It’s officially acknowledged that burning garden waste is bad for the environment and for human health. I’m proud to say I’ve never had a garden bonfire because I’ve always gardened organically, and this has meant either re-using material I’ve cut back or just allowing it to decompose (which is fantastic for any living creatures in the garden). Sometimes I put it at the back of flower beds where it’s hidden, or in a quiet corner. I also own a composter which contains a certain amount of garden refuse and finally, I pile fallen leaves (my garden is surrounded by deciduous hedging as well as some trees) onto the flower beds which provides a wonderful mulch and food for the plants come the following Spring.
Garden bonfires can be the focus of neighbourhood grievances. A washing line full of clean laundry contaminated by the smell of smoke dismays many a householder. Or discovering your house smells of next door’s bonfire is equally annoying. These issues apparently cause frequent complaints to local UK Councils, and in some areas four times as many complaints were received about them during the 2020 lockdown.
As it happens, there has now been a detailed study of the effects of garden bonfires on both the environment and us. Scientists built a special fire chamber with instrumentation in the extractor ducts and then burned leaves and hedge trimmings. It seems that we’ve assumed that garden bonfires produce pollution like home fires and wood stoves but, for each kilogram burned, garden waste on bonfires produced up to thirty times more particle pollution (known as smoke to the layman!) than burning logs in a stove. However, smoke from wood burning stoves contained up to twelve times more cancercausing hydrocarbons. The pollution from bonfires more closely resembled wildfire smoke which is increasingly being linked to health problems. The bottom line is: DON’T BURN GARDEN WASTE – COMPOST IT, SHRED IT, OR PUT IT IN YOUR GREEN WASTE BIN (or on your flower beds).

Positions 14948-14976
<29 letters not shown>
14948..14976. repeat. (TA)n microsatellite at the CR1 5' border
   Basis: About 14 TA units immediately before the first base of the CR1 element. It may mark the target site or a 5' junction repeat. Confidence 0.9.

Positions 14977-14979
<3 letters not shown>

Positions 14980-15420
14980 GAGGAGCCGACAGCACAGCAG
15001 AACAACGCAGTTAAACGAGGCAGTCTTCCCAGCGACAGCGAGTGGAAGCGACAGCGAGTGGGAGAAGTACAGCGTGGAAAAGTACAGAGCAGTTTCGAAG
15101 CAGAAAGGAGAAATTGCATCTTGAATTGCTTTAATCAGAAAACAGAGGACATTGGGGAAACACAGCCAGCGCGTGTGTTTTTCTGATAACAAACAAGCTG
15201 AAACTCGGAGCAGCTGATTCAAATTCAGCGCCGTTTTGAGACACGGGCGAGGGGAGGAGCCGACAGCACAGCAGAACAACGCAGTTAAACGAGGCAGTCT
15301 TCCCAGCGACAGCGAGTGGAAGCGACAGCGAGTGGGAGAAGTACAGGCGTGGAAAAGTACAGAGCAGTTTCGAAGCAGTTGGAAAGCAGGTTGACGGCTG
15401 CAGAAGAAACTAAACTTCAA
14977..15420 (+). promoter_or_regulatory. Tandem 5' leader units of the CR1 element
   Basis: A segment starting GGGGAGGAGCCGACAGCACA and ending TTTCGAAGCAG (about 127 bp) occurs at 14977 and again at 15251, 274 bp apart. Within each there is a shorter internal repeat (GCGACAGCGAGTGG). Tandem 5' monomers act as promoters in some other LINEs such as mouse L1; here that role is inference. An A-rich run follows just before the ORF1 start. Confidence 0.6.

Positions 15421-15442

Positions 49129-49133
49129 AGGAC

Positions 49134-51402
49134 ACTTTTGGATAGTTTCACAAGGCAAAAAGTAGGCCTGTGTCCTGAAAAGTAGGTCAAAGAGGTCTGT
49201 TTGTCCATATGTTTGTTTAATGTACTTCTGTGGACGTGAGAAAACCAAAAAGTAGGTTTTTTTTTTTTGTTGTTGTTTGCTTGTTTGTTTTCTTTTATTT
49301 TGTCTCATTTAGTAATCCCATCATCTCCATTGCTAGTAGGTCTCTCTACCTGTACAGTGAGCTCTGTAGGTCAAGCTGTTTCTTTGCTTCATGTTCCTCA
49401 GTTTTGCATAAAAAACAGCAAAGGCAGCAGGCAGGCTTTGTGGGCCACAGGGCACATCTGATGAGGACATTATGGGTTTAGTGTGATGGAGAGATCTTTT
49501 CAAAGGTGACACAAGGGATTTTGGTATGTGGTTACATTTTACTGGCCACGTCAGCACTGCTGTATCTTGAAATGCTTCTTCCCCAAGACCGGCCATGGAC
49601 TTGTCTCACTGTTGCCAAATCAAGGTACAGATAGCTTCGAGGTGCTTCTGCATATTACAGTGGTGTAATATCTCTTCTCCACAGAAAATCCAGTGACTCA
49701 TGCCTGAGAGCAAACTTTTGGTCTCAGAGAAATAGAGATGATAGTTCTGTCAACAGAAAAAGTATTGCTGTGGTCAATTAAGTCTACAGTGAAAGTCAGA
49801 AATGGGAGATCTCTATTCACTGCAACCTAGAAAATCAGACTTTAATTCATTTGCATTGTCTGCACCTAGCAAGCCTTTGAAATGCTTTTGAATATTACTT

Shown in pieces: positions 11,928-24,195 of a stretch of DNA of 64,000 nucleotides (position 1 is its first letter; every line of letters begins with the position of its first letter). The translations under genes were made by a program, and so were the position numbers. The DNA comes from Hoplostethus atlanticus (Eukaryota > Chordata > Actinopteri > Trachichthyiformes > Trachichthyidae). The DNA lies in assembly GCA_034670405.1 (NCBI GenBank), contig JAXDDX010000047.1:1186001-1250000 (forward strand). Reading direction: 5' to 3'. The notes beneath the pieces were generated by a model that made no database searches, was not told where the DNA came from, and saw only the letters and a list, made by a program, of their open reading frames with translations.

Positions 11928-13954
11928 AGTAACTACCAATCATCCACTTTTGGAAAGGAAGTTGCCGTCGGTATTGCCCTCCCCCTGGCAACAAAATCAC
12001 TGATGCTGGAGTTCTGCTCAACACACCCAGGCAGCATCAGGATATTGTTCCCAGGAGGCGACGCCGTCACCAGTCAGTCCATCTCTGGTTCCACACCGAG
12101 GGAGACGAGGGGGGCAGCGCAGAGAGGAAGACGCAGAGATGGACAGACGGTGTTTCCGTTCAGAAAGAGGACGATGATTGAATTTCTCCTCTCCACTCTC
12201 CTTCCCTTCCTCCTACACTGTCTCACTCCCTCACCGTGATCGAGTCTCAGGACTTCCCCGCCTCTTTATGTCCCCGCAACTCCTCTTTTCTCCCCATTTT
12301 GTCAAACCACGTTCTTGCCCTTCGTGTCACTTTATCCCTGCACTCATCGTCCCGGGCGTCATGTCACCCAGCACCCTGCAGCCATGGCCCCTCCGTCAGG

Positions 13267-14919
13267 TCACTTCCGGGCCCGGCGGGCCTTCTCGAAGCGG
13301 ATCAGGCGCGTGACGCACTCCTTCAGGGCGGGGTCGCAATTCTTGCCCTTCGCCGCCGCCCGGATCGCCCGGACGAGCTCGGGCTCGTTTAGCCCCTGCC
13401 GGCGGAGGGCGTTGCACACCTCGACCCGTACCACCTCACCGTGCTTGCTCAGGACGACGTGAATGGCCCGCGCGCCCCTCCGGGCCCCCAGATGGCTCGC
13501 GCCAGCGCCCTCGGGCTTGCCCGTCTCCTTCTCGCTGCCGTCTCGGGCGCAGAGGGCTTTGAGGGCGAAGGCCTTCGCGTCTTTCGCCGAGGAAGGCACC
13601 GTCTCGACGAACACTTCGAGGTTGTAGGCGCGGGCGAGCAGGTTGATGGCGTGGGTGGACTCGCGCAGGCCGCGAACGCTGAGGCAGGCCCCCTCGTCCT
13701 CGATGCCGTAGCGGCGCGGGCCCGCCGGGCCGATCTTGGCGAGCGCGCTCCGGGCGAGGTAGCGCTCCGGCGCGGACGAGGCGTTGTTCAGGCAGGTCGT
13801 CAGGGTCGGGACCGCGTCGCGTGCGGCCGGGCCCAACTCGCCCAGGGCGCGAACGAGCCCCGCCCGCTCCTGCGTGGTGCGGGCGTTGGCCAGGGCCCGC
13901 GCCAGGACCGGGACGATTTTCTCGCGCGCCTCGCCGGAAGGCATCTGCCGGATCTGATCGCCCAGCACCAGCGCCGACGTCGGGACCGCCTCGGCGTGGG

In the light of this evidence, I would like to give due consideration to our annual tradition that’s been celebrated since Guy Fawkes’ foiled plot to blow up the Houses of Parliament in 1605. Why on earth, during a climate crisis, do we choose to build huge bonfires on 5th November to “celebrate” the violent deaths of a band of political rebels years ago…. Bonfire Night is, after all, a carbon dioxide megaevent. Perhaps it’s time to re-think?
Details of the study can be found here (but you have to sign in to access the full study findings): https://www.sciencedirect.com/science/article/abs/pii/S0048969721044405?via%3Dihub